Ironville

Extract from Kelly's Directory of Derbyshire, 1895.
Transcribed by Rosemary Lockie, © Copyright 2012

IRONVILLE is a populous township, in the parish of Alfreton, half a mile north from Codnor Park stations on the Erewash section of the Midland and Great Northern railways, and 3½ miles south-east from Alfreton, in the Mid division of the county, Scarsdale hundred, Belper union, Alfreton petty sessional division and county court district, and in 1850 was formed, into an ecclesiastical parish from the civil parishes of Alfreton, Pentrich, Heanor and Codnor, in this county, and Selston, in Nottinghamshire, Codnor Park, though a separate township, being within the ecclesiastical parish, rural deanery of Alfreton, archdeaconry of Derby and diocese of Southwell. The township is close to the Cromford canal, and the Pinxton canal commences here. The place is lighted with gas and supplied with water by the Butterley Company.

Christ Church, erected in 1851 by the Butterley Company, is an edifice of stone, consisting of chancel, nave, transepts, south porch and an embattled western tower containing a clock and one bell: in the chancel are three memorial windows to William Jessop esq. and in the baptistery, a memorial window and tablet, erected in 1873 by the parishioners, to Francis Wright esq.: in the south transept is a stained window placed in 1871 by the Rev. W.E. Littlewood M.A. then vicar; and in the north transept a memorial tablet to the Rev. John Casson, first vicar of this parish: in 1885 the choir was completely renovated and new stalls erected: there are 600 sittings. The register dates from the year 1850. The living is a vicarage, net yearly value £250, with residence, in the gift of five trustees, and held since 1887 by the Rev. Rowland Paul Hills M.A. and LL.D. of Queens' College, Cambridge. There is a Free Methodist chapel here, built in 1874, and seating about 300; and a Primitive Methodist chapel, built in 1883-4, and seating 150. The cemetery consists of about 3 acres.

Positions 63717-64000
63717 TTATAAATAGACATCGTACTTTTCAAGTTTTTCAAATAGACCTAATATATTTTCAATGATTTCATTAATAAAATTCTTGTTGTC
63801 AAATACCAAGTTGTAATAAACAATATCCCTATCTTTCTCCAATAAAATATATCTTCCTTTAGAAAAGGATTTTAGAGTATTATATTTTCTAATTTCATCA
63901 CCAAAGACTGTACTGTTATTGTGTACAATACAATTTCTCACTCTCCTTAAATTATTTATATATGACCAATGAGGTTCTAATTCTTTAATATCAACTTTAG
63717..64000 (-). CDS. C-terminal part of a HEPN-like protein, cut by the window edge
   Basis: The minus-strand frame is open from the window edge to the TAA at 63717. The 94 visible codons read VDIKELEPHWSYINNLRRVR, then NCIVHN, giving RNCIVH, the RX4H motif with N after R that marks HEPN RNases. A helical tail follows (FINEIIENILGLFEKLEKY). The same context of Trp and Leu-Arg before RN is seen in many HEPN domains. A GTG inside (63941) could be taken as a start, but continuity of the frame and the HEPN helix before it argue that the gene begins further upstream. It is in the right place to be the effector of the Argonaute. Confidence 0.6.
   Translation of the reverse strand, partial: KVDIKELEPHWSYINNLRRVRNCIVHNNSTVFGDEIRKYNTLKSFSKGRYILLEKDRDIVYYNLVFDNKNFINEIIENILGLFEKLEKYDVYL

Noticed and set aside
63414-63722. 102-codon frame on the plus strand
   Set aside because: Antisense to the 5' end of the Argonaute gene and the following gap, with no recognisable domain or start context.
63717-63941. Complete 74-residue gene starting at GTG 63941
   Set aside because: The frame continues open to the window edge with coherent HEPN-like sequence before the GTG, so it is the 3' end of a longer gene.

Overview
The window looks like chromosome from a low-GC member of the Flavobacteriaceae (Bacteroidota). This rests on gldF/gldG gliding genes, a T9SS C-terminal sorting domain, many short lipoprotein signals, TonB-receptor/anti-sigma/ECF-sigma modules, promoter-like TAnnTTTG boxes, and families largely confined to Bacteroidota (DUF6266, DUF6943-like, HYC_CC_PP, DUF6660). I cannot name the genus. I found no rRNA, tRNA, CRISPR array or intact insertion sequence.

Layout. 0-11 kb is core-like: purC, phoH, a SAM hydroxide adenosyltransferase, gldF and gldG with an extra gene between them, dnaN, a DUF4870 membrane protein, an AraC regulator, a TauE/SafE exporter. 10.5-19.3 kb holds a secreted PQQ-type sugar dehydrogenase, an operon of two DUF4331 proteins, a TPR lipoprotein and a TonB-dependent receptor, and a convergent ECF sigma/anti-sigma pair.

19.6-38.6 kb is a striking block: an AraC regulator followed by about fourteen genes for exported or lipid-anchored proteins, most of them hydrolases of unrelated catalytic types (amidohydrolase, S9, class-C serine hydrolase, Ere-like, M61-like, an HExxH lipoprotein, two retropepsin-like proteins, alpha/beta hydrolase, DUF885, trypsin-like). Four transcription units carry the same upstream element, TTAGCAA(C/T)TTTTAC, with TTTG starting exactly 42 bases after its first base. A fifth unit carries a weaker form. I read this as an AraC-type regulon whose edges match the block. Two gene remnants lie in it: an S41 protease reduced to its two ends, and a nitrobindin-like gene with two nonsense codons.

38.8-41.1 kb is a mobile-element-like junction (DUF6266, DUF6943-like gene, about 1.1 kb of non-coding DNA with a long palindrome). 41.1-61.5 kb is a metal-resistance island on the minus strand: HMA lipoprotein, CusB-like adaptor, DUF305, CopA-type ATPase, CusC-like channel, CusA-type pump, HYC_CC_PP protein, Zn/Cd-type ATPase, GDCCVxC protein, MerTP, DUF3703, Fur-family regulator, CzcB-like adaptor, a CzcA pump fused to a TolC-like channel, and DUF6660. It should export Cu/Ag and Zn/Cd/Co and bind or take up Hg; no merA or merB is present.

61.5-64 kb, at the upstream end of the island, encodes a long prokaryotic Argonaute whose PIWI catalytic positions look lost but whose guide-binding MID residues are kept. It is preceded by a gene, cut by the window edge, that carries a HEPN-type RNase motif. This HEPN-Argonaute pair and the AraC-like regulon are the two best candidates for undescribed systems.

Most of the inhabitants are employed in the steel and iron works and at the smelting furnaces, immense quantities of iron being wrought in this neighbourhood; there are also collieries. A weekly market is held on Saturday. In the neighbourhood is an extensive park, the property of the Butterley Co. used by the inhabitants of this district as a recreation ground, and in the centre is a monumental pillar erected in 1854 by the workmen and friends of the Butterley Co. to William Jessop esq, the founder of the works. The Butterley Co. and the Midland and Great Northern Railway Cos. are the chief landowners. The soil is clayey; subsoil, chiefly marl and clay. The area is 1,407 acres; rateable value included with Alfreton; the population in 1891 was 3,298.
[Kelly's Directory of Derbyshire, 1895]

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